Food allergies can cause a wide range of symptoms. These
usually begin just minutes after eating the problem food. Sometimes, however,
symptoms may appear a few hours after eating.
Food allergy symptoms include:
- rash or hives
- red or itchy skin
- stuffy or itchy
- itchy and watery eyes
- vomiting, stomach cramps, gas,
- swelling of the lips, mouth lining, or area
around the eyes that can be itchy or painful
Milder food allergy symptoms can
often be treated with prescription or over-the-counter antihistamines.
If symptoms become more severe, you
should seek emergency care immediately. These may be signs of anaphylaxis, a
life-threatening situation that can lead to coma or death if left untreated.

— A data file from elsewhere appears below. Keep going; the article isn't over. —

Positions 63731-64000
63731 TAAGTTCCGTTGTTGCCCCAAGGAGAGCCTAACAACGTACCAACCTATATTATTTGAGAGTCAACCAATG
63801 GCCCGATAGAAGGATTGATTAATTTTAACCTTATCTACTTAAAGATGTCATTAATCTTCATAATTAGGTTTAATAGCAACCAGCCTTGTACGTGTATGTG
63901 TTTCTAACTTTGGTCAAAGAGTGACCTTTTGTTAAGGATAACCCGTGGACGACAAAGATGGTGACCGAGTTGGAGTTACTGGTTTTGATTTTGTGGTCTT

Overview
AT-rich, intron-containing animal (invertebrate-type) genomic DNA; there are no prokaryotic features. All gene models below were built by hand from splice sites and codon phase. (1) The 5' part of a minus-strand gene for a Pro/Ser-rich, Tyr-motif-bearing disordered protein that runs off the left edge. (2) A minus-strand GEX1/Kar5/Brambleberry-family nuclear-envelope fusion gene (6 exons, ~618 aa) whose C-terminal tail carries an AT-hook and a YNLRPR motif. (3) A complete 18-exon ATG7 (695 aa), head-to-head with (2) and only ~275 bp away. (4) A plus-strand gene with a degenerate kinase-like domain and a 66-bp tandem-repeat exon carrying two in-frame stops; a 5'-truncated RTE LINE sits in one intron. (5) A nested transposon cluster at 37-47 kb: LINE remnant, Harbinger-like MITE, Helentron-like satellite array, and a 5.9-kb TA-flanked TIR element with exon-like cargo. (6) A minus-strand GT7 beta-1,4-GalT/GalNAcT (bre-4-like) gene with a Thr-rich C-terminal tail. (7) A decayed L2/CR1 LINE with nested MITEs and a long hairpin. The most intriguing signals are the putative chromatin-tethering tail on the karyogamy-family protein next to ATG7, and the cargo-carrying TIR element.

You should seek emergency treatment
immediately if you experience any of the following symptoms:
- hoarseness, throat tightness, or a lump in
- wheezing or difficulty breathing
- chest tightness
- tingling in the hands, feet, lips, or scalp
- dizziness, fainting, or a sudden drop in blood pressure
- racing pulse
If you have been prescribed an
epinephrine auto-injector, you may need to use it if you begin to experience severe
symptoms. Consider keeping this medication in your purse, briefcase, and/or work
desk. Also, train friends and family on how to give the medication should you
become unable to do so.
You should still seek emergency medical care after
giving yourself an injection. If
your reaction is especially severe, you may need further treatment. Getting to
an emergency room as quickly as possible after an allergic reaction can help
reduce your risk for adverse complications.
According to the American
Academy of Asthma, Allergy, and Immunology (AAAAI), those with asthma,
those who have a family history of anaphylaxis, and those who have had a past
episode are at greater risk for this severe reaction.